While reinforcement theory is still in use at corporate offices where either reward or punishment (or not rewarding) is considered a powerful and a very positive (or a negative) stimulus, to arrive at the best possible approach to using its subsets remains a delicate aspect.
Corporates globally have employed 'Pay for Performance' (PFP) method of evaluation and compensation, but recently questions and doubts have been raised about this approach. Many wonder whether such a process is gravely flawed or misused, especially in the case of top executive salaries getting linked to a company's stock prices. PFP in many cases is the result of very detailed work of describing the job requirements, identifying and quantifying KPIs (key performance indicators) parameters. Even though a lot of effort has been made for quantification of KPIs, it is almost impossible to compute all of them for ascertaining performance. Corporates have often lost some of their best talent with huge potential due to external factors beyond their control. Trends related to incentives or disincentive(s) are emerging and quantification of KPIs is under strict scrutiny to arrive at best plausible mix of behaviours that can catapult growth of companies without the need of compromising on quality of talent. This is certainly a gargantuan task.
Reward systems have often been used as HR management tools for motivating employees to perform better. Performance is regarded as behaviour - the way work gets done by teams. And like all other mature HR systems and strategies, a reward approach also needs to be analysed and reviewed to retain its efficacy without overtly emphasising its role.
Many theories related to rewards have come forth. Alderfer's ERG theory, partly also based on some of Maslow's thinking, assumes people have three types of needs - existence, relatedness and growth. Unlike Maslow's ideas, ERG theory demonstrates that a higher-level need can be a motivator even if a lower-level need is not fully satisfied. Focused on the ways in which workers decide specific behaviours and how much effort to exert, Expectancy Theory predicts one's level of motivation depending on the attractiveness of the rewards sought and the probability of obtaining them. If employees perceive that they may get valued rewards from the organisation, they tend to put greater effort into work. Adams' Equity Theory concentrates on the concept of fairness in the workplace. Employees are likely to compare the inputs they devote to work with the outputs they receive from the organisation. Once they feel they get fewer outputs than inputs, which means there isn't a balance, employees tend to be unsatisfied and not motivated.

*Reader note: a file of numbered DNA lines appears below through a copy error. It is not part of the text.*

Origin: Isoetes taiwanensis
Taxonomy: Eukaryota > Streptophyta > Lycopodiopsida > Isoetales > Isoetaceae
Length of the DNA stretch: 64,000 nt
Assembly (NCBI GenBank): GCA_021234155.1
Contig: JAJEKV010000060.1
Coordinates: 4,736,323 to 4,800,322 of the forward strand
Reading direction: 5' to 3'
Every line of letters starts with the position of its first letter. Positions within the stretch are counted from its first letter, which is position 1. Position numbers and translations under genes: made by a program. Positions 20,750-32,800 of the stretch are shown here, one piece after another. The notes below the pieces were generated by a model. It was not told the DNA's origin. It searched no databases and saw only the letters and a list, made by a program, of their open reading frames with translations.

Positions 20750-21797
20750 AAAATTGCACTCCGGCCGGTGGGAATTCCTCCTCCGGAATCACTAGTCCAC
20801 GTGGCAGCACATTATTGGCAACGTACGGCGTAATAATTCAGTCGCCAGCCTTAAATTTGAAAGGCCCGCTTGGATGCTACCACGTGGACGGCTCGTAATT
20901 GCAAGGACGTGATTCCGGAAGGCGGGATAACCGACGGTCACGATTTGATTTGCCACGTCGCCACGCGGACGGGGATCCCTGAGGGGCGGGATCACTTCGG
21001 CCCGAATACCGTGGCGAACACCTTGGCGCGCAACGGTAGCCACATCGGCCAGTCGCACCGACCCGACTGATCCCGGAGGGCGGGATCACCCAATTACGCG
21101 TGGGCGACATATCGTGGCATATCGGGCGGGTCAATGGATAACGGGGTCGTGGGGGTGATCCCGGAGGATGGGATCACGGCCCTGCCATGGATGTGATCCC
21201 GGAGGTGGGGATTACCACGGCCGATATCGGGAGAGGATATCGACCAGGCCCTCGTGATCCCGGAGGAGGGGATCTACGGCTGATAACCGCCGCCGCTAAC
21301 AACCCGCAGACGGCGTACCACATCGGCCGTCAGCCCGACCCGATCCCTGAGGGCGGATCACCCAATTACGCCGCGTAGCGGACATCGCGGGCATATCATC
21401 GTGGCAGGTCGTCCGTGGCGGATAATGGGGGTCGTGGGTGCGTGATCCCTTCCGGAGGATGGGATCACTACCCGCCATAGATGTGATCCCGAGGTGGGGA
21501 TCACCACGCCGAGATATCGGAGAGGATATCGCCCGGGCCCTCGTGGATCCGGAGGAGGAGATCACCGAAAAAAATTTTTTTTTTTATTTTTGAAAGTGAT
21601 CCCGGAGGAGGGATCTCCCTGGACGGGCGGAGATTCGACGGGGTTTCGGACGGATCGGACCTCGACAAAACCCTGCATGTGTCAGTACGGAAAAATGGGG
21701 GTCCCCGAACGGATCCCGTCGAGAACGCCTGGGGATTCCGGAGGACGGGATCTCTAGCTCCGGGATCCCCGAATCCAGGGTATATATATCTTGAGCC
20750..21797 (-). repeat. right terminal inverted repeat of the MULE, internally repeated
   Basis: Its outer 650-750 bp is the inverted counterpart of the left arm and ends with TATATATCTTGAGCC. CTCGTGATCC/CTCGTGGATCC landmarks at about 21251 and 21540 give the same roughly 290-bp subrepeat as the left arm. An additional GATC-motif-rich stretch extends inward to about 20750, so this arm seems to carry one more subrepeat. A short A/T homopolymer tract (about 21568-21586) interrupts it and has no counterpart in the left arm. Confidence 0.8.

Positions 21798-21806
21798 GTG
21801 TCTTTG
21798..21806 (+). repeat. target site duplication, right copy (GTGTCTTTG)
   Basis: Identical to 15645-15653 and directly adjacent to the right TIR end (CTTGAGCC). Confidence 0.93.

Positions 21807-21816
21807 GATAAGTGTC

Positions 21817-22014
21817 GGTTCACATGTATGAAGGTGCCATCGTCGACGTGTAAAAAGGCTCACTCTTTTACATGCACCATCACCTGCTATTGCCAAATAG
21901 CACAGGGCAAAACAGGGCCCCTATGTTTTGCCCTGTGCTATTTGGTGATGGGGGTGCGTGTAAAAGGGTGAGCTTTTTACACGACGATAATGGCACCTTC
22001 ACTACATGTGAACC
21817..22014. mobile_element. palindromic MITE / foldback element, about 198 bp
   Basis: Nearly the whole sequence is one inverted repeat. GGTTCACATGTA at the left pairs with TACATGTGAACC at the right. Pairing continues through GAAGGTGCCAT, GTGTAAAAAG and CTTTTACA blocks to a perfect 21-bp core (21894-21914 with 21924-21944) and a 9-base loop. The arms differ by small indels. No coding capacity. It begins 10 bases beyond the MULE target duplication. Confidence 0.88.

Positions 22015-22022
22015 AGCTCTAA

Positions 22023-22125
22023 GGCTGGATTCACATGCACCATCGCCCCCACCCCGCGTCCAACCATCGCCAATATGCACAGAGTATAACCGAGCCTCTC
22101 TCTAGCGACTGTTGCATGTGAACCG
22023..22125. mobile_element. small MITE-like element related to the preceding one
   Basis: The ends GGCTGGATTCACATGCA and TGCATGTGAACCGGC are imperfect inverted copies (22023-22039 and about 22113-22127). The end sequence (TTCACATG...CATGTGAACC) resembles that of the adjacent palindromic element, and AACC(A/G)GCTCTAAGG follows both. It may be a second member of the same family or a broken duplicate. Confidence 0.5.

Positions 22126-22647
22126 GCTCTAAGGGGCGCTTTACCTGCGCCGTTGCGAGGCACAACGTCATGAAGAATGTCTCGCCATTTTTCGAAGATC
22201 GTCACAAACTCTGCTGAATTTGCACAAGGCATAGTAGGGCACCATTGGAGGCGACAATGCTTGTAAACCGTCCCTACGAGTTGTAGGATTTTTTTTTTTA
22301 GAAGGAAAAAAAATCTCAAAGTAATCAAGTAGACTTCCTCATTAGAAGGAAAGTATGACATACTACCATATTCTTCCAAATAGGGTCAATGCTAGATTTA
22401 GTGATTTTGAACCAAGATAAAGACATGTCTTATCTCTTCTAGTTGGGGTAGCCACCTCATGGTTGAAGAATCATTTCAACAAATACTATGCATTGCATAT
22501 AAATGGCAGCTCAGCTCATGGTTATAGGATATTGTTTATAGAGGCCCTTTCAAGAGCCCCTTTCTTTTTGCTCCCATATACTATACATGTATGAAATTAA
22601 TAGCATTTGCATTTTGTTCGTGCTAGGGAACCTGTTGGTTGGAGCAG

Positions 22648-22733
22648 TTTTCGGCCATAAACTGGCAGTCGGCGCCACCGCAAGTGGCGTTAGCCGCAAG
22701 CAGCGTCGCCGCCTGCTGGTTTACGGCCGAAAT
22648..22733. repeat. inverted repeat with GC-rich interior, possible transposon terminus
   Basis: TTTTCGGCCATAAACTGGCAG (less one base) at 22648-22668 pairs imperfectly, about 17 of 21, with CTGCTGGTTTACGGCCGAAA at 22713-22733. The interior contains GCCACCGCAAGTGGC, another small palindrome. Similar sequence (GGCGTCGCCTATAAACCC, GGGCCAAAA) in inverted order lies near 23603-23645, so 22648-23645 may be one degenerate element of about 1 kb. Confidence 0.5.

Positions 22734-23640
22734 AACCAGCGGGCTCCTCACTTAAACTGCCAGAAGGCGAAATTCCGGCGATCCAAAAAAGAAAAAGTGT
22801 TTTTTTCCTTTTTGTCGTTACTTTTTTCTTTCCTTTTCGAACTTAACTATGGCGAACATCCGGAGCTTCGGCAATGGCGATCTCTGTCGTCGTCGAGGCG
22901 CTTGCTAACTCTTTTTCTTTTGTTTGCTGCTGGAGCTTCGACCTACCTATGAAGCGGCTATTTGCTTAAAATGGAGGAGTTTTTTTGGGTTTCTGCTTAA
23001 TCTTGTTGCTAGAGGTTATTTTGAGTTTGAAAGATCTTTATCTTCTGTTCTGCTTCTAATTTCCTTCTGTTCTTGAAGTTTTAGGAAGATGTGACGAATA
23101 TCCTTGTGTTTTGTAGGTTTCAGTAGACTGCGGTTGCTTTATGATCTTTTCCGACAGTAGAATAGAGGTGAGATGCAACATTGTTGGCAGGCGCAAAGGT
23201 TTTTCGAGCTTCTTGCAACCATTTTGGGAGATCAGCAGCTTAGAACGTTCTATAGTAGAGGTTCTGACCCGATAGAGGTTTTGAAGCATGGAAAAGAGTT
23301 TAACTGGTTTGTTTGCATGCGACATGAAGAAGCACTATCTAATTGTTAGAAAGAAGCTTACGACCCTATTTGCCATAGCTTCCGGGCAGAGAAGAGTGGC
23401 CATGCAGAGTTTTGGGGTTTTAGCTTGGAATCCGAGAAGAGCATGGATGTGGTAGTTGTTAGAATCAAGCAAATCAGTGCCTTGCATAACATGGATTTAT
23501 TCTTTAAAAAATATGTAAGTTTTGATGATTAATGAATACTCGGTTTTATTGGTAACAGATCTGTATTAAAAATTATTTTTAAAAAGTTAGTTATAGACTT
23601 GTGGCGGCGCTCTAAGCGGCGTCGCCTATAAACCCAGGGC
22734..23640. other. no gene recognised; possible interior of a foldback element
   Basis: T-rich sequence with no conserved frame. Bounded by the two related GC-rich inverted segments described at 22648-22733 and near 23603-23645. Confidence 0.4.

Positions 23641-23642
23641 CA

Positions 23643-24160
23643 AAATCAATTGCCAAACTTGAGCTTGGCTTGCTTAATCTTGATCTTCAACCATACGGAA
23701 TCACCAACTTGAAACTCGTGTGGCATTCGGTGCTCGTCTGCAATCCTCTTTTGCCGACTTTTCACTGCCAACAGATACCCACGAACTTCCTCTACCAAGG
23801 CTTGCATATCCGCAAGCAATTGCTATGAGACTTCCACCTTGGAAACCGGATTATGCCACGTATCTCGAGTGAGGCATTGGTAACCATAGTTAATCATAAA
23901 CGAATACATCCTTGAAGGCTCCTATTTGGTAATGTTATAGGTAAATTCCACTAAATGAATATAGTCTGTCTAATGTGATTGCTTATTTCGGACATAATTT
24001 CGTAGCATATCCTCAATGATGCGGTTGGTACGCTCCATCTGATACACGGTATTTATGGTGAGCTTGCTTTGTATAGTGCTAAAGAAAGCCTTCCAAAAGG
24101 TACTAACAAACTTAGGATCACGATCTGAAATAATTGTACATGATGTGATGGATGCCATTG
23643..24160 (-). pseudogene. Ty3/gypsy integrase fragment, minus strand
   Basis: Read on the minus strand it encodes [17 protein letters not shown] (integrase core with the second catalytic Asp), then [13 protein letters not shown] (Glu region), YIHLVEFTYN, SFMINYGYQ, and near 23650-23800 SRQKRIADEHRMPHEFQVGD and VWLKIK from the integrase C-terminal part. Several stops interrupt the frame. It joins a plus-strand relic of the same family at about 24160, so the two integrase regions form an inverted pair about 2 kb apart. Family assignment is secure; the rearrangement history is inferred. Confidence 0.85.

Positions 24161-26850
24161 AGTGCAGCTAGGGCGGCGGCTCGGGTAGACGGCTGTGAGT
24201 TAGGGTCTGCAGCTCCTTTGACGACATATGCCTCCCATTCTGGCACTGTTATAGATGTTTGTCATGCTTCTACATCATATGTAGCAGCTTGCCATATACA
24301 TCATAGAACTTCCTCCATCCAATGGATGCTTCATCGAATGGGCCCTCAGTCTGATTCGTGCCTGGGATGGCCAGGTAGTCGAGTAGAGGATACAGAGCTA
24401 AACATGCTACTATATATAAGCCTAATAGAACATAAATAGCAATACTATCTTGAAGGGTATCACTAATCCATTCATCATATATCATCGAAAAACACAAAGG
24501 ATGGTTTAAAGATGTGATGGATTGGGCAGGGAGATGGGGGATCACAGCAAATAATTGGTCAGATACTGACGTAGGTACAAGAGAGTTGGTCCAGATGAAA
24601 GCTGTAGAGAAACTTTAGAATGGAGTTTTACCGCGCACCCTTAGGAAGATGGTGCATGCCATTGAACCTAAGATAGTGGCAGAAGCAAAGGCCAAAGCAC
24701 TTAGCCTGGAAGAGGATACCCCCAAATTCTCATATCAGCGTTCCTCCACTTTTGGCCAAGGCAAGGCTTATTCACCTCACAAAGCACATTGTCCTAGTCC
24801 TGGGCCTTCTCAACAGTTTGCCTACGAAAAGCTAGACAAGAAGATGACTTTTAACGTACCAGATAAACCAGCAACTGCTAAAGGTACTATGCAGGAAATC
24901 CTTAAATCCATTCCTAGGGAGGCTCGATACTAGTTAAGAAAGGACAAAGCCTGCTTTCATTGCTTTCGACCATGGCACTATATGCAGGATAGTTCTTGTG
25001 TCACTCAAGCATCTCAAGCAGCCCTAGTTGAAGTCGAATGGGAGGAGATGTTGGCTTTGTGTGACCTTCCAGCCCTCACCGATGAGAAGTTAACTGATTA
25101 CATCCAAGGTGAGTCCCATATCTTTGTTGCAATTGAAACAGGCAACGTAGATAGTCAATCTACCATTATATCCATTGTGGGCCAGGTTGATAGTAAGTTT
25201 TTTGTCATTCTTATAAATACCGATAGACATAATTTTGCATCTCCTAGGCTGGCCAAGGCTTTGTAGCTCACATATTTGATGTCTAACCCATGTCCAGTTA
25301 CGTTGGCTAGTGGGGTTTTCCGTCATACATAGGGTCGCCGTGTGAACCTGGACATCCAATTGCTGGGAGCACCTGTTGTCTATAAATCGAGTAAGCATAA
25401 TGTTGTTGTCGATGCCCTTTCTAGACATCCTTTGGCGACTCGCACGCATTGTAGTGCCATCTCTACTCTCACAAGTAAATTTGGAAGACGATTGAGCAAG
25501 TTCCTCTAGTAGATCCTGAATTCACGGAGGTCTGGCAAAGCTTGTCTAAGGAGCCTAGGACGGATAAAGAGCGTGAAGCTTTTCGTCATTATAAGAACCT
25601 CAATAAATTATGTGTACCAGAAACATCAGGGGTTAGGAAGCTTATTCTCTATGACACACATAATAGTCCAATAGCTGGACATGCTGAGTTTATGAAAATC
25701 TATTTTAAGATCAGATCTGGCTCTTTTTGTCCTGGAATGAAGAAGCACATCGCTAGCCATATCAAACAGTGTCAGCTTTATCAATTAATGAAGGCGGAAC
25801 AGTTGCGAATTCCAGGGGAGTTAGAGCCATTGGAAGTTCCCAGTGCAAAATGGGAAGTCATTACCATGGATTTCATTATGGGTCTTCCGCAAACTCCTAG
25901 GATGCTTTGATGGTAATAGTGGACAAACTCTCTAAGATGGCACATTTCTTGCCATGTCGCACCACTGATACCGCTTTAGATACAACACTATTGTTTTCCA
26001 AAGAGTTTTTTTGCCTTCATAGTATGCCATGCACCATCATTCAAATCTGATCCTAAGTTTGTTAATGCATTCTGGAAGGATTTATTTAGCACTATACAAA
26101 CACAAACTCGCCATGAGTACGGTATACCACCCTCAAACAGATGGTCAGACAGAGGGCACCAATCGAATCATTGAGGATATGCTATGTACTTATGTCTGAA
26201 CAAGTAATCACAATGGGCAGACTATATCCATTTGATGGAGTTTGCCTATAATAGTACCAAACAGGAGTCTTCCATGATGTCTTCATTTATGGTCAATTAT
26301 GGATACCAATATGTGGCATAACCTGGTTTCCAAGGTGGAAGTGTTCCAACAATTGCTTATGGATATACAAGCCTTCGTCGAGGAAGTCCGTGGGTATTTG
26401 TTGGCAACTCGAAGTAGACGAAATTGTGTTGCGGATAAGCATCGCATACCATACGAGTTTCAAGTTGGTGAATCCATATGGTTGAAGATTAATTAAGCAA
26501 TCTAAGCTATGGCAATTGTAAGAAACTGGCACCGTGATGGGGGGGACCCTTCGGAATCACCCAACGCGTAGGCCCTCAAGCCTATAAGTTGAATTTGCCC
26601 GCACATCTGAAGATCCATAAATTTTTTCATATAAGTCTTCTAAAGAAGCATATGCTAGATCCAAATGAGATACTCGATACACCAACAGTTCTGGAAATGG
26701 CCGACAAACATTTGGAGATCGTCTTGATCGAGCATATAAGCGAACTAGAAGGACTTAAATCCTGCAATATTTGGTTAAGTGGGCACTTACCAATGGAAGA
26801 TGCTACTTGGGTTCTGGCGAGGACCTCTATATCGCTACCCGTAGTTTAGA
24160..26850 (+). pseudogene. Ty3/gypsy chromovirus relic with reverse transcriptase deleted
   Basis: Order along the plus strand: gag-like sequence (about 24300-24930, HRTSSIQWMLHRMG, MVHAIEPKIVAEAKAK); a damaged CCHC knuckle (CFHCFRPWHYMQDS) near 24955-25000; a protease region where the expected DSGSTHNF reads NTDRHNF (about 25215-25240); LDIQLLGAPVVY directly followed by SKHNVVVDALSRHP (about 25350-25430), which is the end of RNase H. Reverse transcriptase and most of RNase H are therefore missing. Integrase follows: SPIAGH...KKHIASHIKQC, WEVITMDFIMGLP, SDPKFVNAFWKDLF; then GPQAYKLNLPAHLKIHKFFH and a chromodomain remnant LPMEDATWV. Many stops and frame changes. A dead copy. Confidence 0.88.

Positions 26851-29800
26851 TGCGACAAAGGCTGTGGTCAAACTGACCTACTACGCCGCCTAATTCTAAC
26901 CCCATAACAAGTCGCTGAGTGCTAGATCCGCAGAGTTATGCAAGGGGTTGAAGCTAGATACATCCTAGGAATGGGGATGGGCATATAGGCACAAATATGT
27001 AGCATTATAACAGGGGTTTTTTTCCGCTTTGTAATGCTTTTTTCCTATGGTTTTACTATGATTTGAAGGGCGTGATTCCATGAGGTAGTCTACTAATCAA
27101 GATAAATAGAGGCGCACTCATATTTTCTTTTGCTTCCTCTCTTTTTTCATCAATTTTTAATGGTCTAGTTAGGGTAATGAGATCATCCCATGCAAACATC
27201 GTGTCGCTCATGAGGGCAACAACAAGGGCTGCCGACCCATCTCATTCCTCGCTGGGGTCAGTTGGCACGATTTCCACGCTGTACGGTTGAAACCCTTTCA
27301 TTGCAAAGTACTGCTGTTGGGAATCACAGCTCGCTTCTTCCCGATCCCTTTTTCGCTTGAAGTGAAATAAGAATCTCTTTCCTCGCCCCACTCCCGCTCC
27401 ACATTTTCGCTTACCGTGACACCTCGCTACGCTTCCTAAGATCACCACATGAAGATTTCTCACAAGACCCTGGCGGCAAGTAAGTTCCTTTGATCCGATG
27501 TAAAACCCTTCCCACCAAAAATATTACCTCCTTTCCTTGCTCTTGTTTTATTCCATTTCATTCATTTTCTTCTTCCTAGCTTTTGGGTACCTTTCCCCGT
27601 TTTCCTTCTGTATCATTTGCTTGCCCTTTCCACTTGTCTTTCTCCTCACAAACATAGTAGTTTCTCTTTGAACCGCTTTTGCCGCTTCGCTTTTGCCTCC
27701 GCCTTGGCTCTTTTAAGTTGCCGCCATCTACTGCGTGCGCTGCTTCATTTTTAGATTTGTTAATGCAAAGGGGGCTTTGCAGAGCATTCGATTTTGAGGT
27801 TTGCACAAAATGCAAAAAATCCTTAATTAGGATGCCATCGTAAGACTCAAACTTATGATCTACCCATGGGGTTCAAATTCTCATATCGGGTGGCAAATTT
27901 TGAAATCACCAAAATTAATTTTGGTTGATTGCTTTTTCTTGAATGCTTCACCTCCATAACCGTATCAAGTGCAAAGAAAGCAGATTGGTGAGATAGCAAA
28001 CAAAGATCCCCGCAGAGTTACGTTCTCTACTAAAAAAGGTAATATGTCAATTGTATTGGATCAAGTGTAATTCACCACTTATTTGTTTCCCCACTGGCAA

Rewards have different outputs. This also later connects deeply with how the cultural fabric of an organisation is formed and what it is reflective of. The findings of organisational psychologist Edwin Locke revealed that when people are paid on per piece model, while they do get motivated, they tend to pick easier tasks, minimising challenges or risks and deviate less from set paths. When rewards run out, people tend to revert to their old behaviours. Rewards succeed in securing compliance but do not create an enduring commitment to any value or action. Innovation and creativity at workplace apparently seem like the natural victims as exploration is compromised.
A former professor at Cornell University, John Condry, was more laconic when he said, "The rewards are the enemies of exploration." According to numerous studies in labs, workplaces, classrooms and other settings, rewards typically undermine the very long process they intended to enhance. Incentive may not necessarily result in altering the attitudes that underline behaviours while they may still contribute in reaching some of the milestones.